Half A Life: A Decade Since
At Slate, Tim Noah says:
It was 10 years ago on Jan. 12 that Linda Tripp notified Whitewater Independent Counsel Kenneth Starr's office that she had audiotapes of Monica Lewinsky telling her that she'd had an affair with President Bill Clinton, and that he'd urged her to lie if asked about it under oath.
And Rand Simberg replies:
Hint for the terminally clueless. This wasn't "getting a BJ." It wasn't "lying about getting a BJ." As clearly stated by Noah, it's called suborning perjury, in order to prevent a vulnerable young woman from getting a fair trial in a civil suit under a law that the suborner had signed with his own pen. Not to mention bribing and/or intimidating a witness to perjure herself, which is a more egregious instance of same.
Maybe I'm weird, but it seems very hard to reconcile that with upholding an oath to see the nation's laws faithfully obeyed. King William didn't think that the law should apply to him, either when in Arkansas when he allegedly raped a woman as the state Attorney General, or as President of the United States.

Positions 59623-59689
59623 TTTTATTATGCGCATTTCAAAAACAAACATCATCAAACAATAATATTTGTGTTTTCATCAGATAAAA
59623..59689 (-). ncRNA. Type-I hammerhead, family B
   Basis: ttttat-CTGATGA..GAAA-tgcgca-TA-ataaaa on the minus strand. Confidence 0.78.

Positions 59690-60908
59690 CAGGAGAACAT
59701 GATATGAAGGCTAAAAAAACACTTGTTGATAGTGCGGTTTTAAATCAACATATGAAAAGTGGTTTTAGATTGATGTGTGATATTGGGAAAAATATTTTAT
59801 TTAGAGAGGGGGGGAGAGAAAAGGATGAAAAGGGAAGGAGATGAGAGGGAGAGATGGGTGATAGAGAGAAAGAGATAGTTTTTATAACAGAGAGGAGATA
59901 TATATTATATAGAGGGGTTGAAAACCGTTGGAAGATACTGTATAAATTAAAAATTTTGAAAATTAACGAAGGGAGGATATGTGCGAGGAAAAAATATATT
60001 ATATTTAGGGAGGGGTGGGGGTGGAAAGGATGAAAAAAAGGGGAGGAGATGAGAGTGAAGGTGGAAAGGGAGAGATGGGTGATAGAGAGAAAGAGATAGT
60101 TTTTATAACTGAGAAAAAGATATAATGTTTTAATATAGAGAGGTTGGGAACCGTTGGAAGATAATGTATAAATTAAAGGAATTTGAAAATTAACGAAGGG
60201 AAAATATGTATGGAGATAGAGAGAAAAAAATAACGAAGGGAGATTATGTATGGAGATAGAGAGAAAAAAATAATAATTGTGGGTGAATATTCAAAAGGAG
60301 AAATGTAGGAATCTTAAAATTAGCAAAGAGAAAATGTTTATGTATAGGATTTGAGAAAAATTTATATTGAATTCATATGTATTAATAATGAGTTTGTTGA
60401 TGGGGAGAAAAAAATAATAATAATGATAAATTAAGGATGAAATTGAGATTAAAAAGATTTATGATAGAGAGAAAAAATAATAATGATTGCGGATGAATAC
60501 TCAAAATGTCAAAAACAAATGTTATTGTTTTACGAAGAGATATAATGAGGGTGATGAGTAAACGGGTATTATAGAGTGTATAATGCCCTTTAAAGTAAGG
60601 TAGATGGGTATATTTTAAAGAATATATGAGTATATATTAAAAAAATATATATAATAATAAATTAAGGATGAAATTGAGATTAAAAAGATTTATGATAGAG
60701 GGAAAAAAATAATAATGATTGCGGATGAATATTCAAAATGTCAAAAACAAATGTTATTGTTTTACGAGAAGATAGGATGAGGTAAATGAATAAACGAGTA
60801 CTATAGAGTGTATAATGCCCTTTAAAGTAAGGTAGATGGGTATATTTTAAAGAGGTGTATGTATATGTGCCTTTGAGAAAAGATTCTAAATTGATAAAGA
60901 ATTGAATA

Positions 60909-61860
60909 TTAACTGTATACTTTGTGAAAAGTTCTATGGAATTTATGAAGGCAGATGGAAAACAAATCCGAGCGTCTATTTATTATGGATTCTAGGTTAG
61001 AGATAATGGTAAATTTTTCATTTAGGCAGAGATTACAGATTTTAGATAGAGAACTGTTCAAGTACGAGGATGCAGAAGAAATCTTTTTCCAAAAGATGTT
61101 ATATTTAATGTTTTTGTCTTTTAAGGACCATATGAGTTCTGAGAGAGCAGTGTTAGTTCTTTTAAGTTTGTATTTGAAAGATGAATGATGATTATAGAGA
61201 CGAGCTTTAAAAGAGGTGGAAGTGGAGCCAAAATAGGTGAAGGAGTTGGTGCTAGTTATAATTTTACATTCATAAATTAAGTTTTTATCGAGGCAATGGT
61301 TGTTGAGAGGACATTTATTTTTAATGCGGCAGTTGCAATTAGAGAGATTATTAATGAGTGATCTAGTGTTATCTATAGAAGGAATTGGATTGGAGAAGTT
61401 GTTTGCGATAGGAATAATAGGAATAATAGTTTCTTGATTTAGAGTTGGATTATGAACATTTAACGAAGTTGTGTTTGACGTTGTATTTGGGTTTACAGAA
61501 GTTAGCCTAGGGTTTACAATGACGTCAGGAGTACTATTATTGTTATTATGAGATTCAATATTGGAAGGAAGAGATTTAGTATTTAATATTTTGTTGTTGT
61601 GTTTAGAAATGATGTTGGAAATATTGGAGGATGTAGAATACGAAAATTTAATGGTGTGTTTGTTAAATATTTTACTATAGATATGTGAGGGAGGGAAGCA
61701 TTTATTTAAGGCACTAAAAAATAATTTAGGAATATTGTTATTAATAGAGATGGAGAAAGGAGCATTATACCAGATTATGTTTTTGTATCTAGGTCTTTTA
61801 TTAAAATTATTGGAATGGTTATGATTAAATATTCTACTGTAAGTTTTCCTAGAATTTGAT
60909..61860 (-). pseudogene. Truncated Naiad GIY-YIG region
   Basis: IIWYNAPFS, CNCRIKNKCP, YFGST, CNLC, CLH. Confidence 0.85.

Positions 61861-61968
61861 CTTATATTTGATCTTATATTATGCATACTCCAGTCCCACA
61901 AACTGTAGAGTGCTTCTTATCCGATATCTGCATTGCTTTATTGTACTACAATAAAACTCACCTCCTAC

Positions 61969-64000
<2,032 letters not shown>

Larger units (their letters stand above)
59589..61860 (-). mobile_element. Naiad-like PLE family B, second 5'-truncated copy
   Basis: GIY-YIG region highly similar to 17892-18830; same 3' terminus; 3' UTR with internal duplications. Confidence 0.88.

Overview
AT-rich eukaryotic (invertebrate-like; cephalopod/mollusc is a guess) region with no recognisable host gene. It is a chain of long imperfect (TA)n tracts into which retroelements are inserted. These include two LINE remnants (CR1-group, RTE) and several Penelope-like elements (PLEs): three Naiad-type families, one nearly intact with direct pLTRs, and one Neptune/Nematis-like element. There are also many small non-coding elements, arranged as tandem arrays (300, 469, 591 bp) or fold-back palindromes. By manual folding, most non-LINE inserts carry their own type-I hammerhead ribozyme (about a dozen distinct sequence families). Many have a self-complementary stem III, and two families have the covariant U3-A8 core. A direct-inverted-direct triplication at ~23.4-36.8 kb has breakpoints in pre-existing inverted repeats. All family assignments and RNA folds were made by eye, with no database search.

That was what the Lewinsky scandal was about.
Tim goes on:
Linda Tripp was rightly identified as the worst villain of all for deceiving her friend Monica and for being a prude, a tattle-tale, and a buttinsky...
To which Rand replies:
I would also point out to Mr. Noah that, there is one person who, throughout, told the truth in this affair, and was never caught out in a lie, or lack of probity, despite all the attacks on her weight, her looks, or her "infidelity" to the "friend" who asked her to commit perjury. Her name was Linda Tripp.
This is one of those when hey, even you liberals can't have it both ways. Two people, two opinions. Pick a side.